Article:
Phillies

Disappointing season could land Odubel Herrera on Phillies’ trading block

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Disappointing season could land Odubel Herrera on Phillies’ trading block

Odubel Herrera walked out of the Phillies’ clubhouse early Sunday night and headed for an offseason of uncertainty.

Two winters ago, Phillies officials were so high on Herrera that they awarded him a five-year, $30.5 million contract after he’d played just two seasons in the majors.

But Herrera ended a disappointing season Sunday. He lost the coveted center field position to Roman Quinn down the stretch. And he was essentially called out by his manager for not being in good enough physical condition.

“I will consider it a failure on my part if Odubel does not come into camp (in February) in his peak physical condition,” manager Gabe Kapler said Saturday. “If you look back a couple years you see a version of him that is fast, athletic, explosive.”

Herrera, who turns 27 in December, finished the season with career-high totals in homers (22) and RBIs (71). But his batting average (.255) and OPS (.730) were both career lows.

Over the final two months of the season, when the Phillies were in a pennant race and needed Herrera the most, he hit just .189 with a .530 OPS.

So who is the real Herrera? The guy who was inconsistent and often unfocused in 2018, or the guy who hit to a .288 average and a .774 OPS over his first three seasons?

Herrera is confident he can rebound in 2019. He said he will start the process by getting in better shape.

“The manager wants me to do it and I’m going to give it a try,” he said. “It’s for my benefit. I don’t see anything negative to it.”

Kapler wants Herrera and Quinn to both approach the offseason as if they are centerfielders. That won’t be a problem for Herrera. He still believes the position is his.

“My mindset is that I am still the centerfielder,” he said. “That’s why I’m going to put in the work in the offseason. That’s why I’m going to report to spring training ready to go, in better shape mentally and physically. Because that’s where I want to be — in center field. But if they tell me I have to play somewhere else, I have to respect that decision, too.”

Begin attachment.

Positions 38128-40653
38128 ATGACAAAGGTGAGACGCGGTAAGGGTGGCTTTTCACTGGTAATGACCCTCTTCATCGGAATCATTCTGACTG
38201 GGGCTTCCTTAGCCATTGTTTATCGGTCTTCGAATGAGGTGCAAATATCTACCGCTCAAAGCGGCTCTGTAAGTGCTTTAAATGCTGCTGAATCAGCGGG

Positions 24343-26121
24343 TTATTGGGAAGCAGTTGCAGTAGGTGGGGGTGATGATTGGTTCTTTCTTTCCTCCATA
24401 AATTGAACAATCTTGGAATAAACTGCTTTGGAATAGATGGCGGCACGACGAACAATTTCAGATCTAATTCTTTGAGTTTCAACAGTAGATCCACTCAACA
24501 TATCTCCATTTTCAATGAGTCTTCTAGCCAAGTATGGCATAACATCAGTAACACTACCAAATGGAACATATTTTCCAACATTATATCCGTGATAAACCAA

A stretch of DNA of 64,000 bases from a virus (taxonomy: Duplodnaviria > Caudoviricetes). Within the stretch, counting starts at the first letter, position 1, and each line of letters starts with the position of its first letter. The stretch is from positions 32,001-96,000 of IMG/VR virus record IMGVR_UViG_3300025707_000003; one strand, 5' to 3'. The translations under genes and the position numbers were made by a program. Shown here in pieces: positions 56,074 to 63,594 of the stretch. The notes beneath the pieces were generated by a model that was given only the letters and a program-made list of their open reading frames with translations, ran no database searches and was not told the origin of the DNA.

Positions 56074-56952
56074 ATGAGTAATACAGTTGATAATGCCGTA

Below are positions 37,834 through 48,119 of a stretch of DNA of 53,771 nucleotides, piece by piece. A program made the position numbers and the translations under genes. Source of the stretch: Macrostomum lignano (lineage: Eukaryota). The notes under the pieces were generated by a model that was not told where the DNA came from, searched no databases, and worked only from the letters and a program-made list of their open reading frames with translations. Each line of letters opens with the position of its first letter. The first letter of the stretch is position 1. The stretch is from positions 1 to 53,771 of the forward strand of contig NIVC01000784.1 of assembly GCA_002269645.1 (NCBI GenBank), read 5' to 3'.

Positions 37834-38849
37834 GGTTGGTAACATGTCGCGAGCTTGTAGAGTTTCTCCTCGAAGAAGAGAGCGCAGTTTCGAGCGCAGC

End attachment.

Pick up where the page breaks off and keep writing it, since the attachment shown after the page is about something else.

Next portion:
Whether he plays center field or one of the corners is not even the biggest question Phillies officials face with Herrera this winter.

With Quinn emerging, Nick Williams improving and Bryce Harper possibly on the horizon, the Phillies could look to trade Herrera.

So Herrera joins Cesar Hernandez and Maikel Franco on the list of one-time core players who might have played their last game with the Phillies.

“We all know how baseball is,” Herrera said Sunday night. “It’s a business. I can’t really tell you what is going to happen. But I’m going into the offseason still thinking I’m a Phillie and if something happens it’s nothing I can control.”

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Why it was Nick Williams packing his bags to make room for Scott Kingery

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Why it was Nick Williams packing his bags to make room for Scott Kingery

It was expected that when Scott Kingery returned from a month-long stint on the injured list with a hamstring injury, one of the Phillies’ veteran utilitymen would be the roster casualty. 

But it was Nick Williams packing his bags Sunday morning to make room on the active roster for Kingery, not Phil Gosselin or Sean Rodriguez. 

Williams was optioned to Triple A Lehigh Valley, where he will get regular at-bats. He has not played much for the Phillies, starting just eight of their 45 games. As a pinch-hitter, he is 6 for 33 (.182) with one extra-base hit and 10 strikeouts.